It's not how smart you are but how hard you try that determines how well you do on a math test.
A new study published in the journal Child Development reveals that while natural intelligence is important in the early stages of a person's mathematical competence, it is motivation and study skills that ultimately determine a person's math skills.
"While intelligence as assessed by IQ tests is important in the early stages of developing mathematical competence, motivation and study skills play a more important role in students' subsequent growth," Kou Murayama, a postdoctoral researcher of psychology at the University of California, Los Angeles, said in a statement.
Researchers examined six annual waves of data from a German longitudinal study that analyzed the math ability of 3,520 5th to 10th grade students and combined the students' motivation, study skills, and intelligence to predict the long-term growth in the students' math achievement over a period of five years.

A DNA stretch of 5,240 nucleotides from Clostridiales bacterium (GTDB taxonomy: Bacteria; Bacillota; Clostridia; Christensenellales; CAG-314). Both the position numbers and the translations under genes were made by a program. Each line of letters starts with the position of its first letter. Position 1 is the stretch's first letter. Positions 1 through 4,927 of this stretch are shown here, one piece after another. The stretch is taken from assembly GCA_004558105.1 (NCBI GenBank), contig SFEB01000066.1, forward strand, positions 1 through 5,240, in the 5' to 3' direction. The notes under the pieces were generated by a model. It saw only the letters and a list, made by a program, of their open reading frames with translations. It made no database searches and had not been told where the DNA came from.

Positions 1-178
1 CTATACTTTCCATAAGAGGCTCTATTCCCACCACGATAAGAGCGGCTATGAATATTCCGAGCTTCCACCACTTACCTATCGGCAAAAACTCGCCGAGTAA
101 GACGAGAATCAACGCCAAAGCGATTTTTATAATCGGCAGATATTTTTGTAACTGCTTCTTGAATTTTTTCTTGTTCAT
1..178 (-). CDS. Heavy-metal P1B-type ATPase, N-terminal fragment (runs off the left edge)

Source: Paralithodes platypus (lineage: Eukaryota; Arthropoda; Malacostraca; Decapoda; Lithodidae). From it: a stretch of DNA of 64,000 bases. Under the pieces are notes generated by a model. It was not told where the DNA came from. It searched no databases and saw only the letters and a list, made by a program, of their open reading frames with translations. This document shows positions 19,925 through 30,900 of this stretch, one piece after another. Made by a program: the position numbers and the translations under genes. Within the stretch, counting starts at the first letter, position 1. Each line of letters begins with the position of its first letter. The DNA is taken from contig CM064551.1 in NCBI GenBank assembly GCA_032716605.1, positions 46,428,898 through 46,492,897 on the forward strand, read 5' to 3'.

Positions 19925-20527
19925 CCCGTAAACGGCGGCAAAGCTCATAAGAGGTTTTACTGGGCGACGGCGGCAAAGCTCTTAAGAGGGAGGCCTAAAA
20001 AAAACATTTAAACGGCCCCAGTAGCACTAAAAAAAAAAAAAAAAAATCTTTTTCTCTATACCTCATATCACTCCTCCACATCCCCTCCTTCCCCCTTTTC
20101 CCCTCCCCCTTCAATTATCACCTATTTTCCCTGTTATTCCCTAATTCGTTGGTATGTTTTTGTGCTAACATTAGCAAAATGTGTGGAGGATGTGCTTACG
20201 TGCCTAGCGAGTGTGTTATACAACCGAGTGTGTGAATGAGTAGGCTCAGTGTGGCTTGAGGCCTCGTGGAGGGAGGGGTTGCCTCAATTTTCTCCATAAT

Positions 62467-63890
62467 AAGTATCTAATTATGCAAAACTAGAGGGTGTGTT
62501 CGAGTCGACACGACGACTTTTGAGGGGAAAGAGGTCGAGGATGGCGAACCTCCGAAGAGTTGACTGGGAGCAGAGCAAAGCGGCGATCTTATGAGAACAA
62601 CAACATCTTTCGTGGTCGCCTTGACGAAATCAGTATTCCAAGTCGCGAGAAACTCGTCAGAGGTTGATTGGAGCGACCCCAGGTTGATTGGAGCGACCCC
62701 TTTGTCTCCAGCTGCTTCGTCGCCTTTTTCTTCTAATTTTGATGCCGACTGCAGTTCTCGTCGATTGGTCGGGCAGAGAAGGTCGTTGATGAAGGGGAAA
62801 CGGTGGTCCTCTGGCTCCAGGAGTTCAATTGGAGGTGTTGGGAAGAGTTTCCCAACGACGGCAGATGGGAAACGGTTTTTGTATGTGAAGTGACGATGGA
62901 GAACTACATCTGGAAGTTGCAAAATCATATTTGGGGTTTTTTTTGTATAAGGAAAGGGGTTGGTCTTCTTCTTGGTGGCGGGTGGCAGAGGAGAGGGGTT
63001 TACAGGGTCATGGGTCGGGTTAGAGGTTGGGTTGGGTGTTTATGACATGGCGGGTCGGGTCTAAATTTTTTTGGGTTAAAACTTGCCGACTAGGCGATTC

They found that while intelligence was strongly correlated to a student's math achievement, cleverness could only predict the children's initial development of competence in the subject.
However, the study revealed that sheer will and study habits were among the ultimate factors in determining a child's learning curve or their ability to learn more mathematical concepts.
Researchers found that students who felt competent, motivated, and who used their other skills to summarize, explain and make connections to other materials and avoided rote learning or pure memorization to study demonstrated more improvement in math achievement than those who didn't.
In contrast, researchers found no link between students' natural intelligence, determined by IQ score, to improvements in math skill.
"Our study suggests that students' competencies to learn in math involve factors that can be nurtured by education," Murayama explained in a statement. "Educational programs focusing on students' motivation and study skills could be an important way to advance their competency in math as well as in other subjects."
Published by Medicaldaily.com